Microsoft Office Tutorials and References
In Depth Information
Going Beyond Basic Forms
In the previous chapter, you learned the fundamentals of designing and
IN THIS CHAPTER
publishing custom Outlook forms. This chapter goes beyond the basics
to cover some more advanced aspect of custom form design.
Understanding custom fields
Working with Read and
Compose modes
Using Custom Fields
Given the wide array of form fields provided by Outlook, you might think
you would never need a custom field. This would be a mistake — it is fairly
common for a form design to require one or more custom fields to meet the
needs of the application. This section shows you how to define custom fields
and add them to a page on a form.
Creating shared, combination,
and formula fields
Validating user input
Using form properties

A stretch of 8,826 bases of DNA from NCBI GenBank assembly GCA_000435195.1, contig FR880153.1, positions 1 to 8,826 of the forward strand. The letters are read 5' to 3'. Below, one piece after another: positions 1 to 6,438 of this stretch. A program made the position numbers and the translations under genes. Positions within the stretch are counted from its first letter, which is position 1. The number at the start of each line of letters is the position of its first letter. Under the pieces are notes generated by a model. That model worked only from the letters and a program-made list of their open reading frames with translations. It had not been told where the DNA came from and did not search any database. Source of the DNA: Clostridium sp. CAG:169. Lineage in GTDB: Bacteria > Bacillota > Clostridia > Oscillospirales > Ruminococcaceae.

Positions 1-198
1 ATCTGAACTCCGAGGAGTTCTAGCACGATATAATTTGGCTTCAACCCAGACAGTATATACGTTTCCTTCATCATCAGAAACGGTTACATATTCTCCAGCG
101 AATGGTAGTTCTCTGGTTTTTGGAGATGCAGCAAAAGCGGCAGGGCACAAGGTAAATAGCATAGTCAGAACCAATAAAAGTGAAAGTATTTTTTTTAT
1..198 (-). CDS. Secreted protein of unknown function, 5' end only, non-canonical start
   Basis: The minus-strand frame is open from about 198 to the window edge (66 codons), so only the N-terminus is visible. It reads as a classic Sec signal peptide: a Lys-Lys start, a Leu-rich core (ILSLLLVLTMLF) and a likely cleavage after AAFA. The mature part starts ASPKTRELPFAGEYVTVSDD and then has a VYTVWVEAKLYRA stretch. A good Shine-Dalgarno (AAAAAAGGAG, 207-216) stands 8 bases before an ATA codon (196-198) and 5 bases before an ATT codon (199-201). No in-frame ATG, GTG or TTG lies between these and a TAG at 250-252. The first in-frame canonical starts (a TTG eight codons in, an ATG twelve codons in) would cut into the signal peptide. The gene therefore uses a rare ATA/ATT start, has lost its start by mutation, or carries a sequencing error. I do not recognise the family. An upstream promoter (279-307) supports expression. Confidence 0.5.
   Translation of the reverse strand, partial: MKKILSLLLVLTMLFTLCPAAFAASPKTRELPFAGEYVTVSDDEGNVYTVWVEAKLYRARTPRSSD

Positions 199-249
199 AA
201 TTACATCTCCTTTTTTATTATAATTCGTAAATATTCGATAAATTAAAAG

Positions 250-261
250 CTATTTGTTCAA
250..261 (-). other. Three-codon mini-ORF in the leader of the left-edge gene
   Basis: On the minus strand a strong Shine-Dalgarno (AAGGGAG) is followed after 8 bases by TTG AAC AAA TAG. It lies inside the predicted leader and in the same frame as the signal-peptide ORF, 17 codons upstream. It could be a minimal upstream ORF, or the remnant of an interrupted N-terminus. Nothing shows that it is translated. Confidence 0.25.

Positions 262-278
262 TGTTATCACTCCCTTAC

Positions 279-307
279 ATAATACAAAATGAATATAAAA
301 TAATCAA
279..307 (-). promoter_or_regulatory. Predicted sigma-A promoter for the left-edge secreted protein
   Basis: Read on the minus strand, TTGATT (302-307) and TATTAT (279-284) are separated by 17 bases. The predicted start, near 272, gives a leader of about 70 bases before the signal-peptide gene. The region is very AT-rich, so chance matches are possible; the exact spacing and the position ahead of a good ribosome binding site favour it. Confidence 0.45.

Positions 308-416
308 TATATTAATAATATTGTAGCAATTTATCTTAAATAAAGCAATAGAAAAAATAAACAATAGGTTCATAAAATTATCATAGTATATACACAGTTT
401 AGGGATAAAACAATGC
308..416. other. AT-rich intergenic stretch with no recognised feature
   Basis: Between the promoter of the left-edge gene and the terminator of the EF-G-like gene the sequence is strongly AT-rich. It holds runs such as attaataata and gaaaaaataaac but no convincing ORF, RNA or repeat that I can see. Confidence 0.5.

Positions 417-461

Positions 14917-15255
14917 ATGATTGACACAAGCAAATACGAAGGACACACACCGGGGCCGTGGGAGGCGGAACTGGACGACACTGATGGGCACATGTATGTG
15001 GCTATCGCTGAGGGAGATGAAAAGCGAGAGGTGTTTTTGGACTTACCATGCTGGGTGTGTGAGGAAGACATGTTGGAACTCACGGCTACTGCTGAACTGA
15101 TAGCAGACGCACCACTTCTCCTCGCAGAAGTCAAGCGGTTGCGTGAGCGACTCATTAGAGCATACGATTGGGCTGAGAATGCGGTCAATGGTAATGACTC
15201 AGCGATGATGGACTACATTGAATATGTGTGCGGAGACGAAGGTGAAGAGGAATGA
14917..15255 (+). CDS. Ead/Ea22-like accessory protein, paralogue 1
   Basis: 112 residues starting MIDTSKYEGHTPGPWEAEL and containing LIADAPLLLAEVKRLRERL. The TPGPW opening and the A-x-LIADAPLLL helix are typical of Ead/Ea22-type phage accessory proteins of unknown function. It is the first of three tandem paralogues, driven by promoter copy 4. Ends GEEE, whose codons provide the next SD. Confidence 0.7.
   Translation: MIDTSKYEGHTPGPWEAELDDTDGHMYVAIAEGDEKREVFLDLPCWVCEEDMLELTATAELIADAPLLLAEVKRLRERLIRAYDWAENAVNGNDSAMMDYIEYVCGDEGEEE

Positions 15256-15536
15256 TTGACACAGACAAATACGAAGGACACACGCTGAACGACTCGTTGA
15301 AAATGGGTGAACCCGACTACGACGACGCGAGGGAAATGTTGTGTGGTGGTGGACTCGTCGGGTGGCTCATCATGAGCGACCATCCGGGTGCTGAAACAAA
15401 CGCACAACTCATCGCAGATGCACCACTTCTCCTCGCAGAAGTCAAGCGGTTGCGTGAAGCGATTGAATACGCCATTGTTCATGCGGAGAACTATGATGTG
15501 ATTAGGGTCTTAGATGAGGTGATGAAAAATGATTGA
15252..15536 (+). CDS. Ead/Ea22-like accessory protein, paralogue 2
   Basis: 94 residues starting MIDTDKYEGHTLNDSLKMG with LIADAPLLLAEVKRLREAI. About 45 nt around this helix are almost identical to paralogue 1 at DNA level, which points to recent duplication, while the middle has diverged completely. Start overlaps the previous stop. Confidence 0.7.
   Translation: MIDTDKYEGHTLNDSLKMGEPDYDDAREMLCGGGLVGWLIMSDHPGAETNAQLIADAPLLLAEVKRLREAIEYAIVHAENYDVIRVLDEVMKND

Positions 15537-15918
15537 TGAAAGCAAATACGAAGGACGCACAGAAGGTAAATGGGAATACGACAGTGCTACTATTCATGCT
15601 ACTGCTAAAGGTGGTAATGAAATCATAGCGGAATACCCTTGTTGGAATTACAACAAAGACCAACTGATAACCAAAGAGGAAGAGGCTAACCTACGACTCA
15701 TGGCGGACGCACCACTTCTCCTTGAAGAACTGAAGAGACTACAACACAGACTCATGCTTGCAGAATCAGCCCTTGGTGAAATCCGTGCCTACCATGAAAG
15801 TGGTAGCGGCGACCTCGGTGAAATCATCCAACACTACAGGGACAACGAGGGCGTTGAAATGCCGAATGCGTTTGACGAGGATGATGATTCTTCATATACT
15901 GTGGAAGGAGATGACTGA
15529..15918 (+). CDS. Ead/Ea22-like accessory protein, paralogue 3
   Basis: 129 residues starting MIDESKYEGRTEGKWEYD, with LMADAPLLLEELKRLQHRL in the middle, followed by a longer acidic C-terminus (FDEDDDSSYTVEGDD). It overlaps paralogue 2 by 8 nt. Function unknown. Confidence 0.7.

Understanding form actions
Planning a Custom Field
Once you have determined that none of Outlook’s built-in fields are
appropriate for your data, your next step is to do a little planning. Two factors
come into play:
Including VBScript in your forms
n Is the custom field a good match for the type of data it will contain?
n Does the custom field provide flexibility for further changes to
the form?
For example, suppose you are designing a form for employee data, and one
of the pieces of information is gender. There are only two mutually exclusive
choices, Male and Female, and the list of choices will never expand, so using
an OptionButton control — two of them to be precise — makes sense.
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